Time & Deep Time

Banded Iron Formation, BIF, Lake Michigan's Left Coast, lakemichigansleftcoast.com, Elizabeth G Fagan

The Geologic Timeline

Put aside the drumbeat of your life. Clear your mind. Gather an image in your head of planet Earth spinning in tandem with Mercury, Venus, Mars, and the giant planets around the Sun, an average star in the Milky Way galaxy. How old do you reckon Earth is? The Banded Iron Formation (BIF) shown here is 2.7 billion years old—that’s billion with a B. It’s among the oldest rocks on Earth’s surface. But it doesn’t reflect the entire span of our planet’s lifetime. Read on for an amazing analogy.

To get a sense of the scale of Earth history, imagine walking back in time, 100 years per step—every pace equal to more than three human generations. A mile takes you 175,000 years into the past. [Twenty miles], a hard day’s walk to be sure, correspond to more than 3 million years.

But to make even a small dent in Earth history, you would have to keep walking at that rate for many weeks. Twenty days of effort at twenty miles a day and 100 years per step would take you back 70 million years, to just before the mass death of dinosaurs. Five months of twenty-mile walks would correspond to more than 530 million years, the time of the Cambrian “explosion”—the near-simultaneous emergence of myriad hard-shelled animals.

But at 100 years per footstep, you’d have to walk for almost three years to reach the dawn of life, and almost four years to arrive at Earth’s beginnings.

—Robert M. Hazen, The Story of Earth, p. 27

Eon Era Period Epoch Began Years Ago
Hadean* 4.6 billion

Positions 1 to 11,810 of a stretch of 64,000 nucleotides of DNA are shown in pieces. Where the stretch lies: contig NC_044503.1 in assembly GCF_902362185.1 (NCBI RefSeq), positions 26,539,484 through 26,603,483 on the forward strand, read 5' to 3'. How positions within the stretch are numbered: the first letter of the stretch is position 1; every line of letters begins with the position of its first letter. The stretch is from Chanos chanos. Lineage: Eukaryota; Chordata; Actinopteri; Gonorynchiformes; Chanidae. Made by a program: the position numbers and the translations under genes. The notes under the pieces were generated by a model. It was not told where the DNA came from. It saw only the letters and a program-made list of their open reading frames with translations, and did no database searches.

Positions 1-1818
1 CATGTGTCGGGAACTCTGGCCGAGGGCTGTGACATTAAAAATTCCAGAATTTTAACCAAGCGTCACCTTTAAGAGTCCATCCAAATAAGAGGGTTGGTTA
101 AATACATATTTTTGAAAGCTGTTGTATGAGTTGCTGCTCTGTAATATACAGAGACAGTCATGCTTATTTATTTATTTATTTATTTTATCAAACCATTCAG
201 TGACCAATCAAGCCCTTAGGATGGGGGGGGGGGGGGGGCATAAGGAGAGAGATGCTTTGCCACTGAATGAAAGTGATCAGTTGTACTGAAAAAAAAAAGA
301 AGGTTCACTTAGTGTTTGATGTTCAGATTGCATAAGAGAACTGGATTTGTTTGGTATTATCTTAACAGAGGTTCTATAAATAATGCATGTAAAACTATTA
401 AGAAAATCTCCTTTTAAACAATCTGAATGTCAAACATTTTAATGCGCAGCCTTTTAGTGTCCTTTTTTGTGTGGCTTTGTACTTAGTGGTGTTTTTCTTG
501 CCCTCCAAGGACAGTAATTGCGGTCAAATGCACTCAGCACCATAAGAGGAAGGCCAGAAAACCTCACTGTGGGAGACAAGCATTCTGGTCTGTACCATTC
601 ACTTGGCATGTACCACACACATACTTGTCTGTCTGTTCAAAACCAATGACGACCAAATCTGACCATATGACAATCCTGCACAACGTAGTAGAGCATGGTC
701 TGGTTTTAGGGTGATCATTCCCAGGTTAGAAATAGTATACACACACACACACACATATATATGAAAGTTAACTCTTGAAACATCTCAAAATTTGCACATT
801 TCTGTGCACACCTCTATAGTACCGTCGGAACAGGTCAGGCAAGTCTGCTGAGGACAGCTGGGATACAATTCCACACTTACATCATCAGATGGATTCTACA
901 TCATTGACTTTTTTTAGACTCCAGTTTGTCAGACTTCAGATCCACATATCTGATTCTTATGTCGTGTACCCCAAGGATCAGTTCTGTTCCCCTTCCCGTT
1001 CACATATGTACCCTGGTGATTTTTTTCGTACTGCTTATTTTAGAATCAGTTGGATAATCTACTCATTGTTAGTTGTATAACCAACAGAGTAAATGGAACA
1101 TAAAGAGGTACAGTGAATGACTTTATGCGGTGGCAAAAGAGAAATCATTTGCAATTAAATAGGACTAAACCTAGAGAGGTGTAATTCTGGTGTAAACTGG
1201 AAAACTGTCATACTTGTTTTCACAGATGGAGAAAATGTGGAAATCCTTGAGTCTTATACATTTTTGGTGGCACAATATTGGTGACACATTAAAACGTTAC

Archean 4.0 billion
Proterozoic 2.5 billion
Phanerozoic Paleozoic Cambrian 541.0 million
Ordovician 485.4 million
Silurian 443.8 million
Devonian 419.2 million
Carboniferous 358.9 million
Permian 298.9 million
Mesozoic Triassic 252.17 million
Jurassic 201.3 million
Cretaceous 145.0 million
Cenozoic Paleogene 66.0 million
Neogene 23.03 million
Quaternary Pleistocene 2.58 million
Holocene 11.7 thousand
Anthropocene** 10.0 thousand

* The Precambrian Supereon comprises the Hadean, Archean, and Proterozoic eons. The Precambrian begins with Earth’s formation 4.6 billion years ago and covers nearly 90 percent of our planet’s history. In the Precambrian, Earth was a place of intense chemical and geological processes in which life was virtually impossible. It ends with the Cambrian Period, 541.0 million years ago, when hard-shelled creatures appear in the fossil record. Because geological processes continuously recycle Earth’s crust, little evidence of the Precambrian exists.

** The Anthropocene is a proposed new epoch either after or within the Holocene. The word combines the root “anthropo”, meaning “human” with the root “-cene”, the standard suffix for “epoch” in geologic time. It is so named based on overwhelming global evidence that Homo sapiens has altered atmospheric, geologic, hydrologic, biospheric and other Earth processes. The start of the Anthropocene is being debated but is generally agreed to begin approximately 10,000 years ago, about BC 8000, with the end of the last glacial period.

Elizabeth G Fagan
Elizabeth G Fagan

about the author

The 2012 superstorm Hurricane Sandy is mainly remembered for devastating New York City. Sandy was so massive she caused 25-foot waves on Lake Michigan in Chicago, some 900 miles to the west. Millions of stones washed up onto Montrose Dog Beach, the place where Fagan regularly walked her German Shepherd Rosie. A childhood interest was renewed as she collected rocks and fossils on that beach. She continues rockhounding on Lake Michigan’s Left Coast with her second-generation German Shepherd, Ruby.
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